According to her Contemporary Authors profile, Jean Rhys first finished (or nearly finished) a draft of her last novel, Wide Sargasso Sea, “by the end of 1939.” But “in one of the rages to which she was increasingly prone”:
she burned the typescript and, during a move, lost most of the manuscript. Angier reported that “many years later [Rhys] found ‘two chapters (in another suitcase),’ and used them for Wide Sargasso Sea. But she had to undergo much more suffering before she could create the final version of Antoinette, ” the novel’s protagonist.
And here’s an excerpt from a revealing letter, included in the Norton Critical Edition of the novel, that Rhys wrote in early 1966 about the relationship between Jane Eyre and Wide Sargasso Sea, and the writing of the latter:
I came to England between sixteen and seventeen, a very impressionable age, and Jane Eyer was one of the books I read then.
Of course Charlotte Bronte makes her own world, of course she convinces you, and that makes the poor Creole lunatic all the more dreadful. I remember being quite shocked, and when I re-read it rather annoyed. “That’s only one side — the English side” sort of thing.
I think too that Charlotte had a “thing” about the West Indies being rather sinister places — because in another of her books “villette she drowns the hero, Professor Somebody, on the voyage to Guadeloupe, another very alien place — according to her.
Perhaps most people had this idea then and perhaps in a way they were right. Even now white West Indians can be a bit trying — a bit very (not only white ones) but not quite so awful surely. They have a side and a point of view.
Well years and years afterwards the idea came to me to write the book.
I started off quite lightheartedly thinking I could do it easily, but I soon found out that it was goign to be a devil, partly because I haven’t much imagination really. I do like a basis of fact. I went on — sometimes blindly.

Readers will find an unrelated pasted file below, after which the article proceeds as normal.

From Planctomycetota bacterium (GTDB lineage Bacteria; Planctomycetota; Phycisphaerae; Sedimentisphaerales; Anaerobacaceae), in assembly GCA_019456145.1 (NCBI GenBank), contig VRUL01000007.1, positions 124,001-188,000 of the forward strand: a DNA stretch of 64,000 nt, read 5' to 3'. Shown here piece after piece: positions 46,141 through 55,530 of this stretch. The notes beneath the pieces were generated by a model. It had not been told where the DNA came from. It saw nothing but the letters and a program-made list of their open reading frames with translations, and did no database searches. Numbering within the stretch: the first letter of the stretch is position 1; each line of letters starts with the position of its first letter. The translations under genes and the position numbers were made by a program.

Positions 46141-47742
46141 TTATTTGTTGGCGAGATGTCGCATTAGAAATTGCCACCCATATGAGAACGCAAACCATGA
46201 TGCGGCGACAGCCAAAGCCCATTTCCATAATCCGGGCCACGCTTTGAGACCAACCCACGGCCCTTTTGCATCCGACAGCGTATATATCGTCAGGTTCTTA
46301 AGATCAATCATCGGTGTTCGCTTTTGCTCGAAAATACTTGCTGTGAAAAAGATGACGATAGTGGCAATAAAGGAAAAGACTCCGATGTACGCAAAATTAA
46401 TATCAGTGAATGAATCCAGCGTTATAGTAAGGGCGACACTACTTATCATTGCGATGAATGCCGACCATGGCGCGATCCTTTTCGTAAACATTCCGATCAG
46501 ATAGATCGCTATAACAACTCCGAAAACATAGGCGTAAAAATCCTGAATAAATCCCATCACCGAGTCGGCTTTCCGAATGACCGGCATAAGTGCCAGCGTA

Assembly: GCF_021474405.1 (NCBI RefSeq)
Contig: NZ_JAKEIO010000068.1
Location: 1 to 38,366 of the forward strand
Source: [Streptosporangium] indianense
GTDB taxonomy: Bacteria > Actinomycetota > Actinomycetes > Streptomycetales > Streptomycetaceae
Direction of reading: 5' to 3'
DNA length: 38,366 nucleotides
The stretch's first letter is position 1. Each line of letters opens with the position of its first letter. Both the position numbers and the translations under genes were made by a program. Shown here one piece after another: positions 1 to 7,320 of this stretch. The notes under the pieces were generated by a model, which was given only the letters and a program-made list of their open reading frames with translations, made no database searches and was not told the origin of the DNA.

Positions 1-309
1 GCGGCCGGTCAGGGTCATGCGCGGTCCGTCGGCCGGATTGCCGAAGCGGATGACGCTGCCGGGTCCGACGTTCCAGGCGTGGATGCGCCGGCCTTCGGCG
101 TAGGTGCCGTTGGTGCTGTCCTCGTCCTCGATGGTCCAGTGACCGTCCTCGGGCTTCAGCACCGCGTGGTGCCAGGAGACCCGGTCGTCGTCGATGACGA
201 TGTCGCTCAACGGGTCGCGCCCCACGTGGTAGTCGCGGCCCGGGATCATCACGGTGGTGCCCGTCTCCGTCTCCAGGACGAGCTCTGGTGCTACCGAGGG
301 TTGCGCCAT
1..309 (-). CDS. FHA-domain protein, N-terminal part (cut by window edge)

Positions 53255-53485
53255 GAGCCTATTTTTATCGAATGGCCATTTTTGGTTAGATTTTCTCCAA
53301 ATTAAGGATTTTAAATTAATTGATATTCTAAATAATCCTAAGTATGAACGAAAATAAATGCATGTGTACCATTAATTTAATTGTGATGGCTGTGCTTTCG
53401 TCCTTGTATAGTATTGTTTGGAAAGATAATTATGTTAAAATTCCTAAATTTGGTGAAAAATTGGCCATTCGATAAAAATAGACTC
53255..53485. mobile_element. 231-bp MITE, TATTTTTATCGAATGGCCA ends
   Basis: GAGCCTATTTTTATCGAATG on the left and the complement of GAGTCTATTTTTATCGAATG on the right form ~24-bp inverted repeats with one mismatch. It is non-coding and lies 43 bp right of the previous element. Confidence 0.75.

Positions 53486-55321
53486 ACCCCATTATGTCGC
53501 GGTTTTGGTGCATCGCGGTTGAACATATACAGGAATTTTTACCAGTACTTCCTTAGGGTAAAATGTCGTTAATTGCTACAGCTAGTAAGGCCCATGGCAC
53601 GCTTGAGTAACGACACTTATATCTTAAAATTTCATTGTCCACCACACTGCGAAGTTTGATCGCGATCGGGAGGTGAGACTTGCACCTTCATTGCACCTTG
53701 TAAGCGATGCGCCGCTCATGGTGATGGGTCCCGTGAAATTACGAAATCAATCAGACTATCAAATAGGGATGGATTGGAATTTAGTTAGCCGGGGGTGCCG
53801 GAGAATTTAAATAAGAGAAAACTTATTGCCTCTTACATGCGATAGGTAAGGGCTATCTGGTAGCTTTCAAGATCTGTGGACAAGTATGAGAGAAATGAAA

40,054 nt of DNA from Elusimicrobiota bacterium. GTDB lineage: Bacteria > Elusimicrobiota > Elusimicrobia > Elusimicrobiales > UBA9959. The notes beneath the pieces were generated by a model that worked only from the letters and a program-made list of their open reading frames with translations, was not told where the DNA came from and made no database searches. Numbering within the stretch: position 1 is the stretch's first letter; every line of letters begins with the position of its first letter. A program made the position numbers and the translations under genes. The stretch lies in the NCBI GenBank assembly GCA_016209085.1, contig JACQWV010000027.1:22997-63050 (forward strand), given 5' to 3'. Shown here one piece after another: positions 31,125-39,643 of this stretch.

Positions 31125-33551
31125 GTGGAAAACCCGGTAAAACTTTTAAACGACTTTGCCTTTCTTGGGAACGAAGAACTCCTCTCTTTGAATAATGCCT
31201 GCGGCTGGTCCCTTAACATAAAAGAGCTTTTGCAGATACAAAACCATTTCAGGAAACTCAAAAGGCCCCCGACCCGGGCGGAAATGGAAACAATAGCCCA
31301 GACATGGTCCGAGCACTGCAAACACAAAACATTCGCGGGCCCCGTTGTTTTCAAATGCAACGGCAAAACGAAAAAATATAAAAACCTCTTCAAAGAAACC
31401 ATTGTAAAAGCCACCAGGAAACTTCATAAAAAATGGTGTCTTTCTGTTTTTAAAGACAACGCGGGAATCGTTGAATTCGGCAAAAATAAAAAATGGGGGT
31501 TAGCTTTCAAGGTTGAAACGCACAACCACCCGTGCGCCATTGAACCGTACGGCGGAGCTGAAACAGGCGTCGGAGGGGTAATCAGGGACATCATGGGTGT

Part I was not too hard, but by Part II I’d quite abandoned the idea of “Jane Eyre”.
There were many unfortunate marriages at that time and before — West Indian planters and merchants were wealthy before sugar crashed — and their daughters were very good matches.
Some of the owners stayed in England and managed their estates through agents, but some didn’t. Perhaps you know all this.
Well this was the story of on arranged marriage, with the bridegroom young, unwilling, rather suspicious and ready to believe the worst, not liking the smit tropics at al, and the bride poor bride very romantic, with some French or Spanish blood, perhaps with seeds of madness, at any rate hysteria….
So I only borrowed the name Antoinette — (I carefully haven’t named the man at all) and the idea of her seeming a bit mad — to an Englishman.
Of course with Part III, I’m right back with the plot of Jane Eyre, leaving out Jane! I didn’t know how else to end it. I didn’t even know how to explain their entirely changed life, England not the West Indies, quite mad instead of a bit strange…. It could be done by putting it in the third person but perhaps that would lose something. I rather shiver at the idea of doing it again, but I will if you tell me that it would gain a lot in clarity. By it I mean Part III.